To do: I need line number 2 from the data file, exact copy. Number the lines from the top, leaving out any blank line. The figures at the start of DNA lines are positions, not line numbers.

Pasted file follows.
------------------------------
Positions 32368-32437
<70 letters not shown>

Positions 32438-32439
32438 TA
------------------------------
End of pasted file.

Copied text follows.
<70 letters not shown>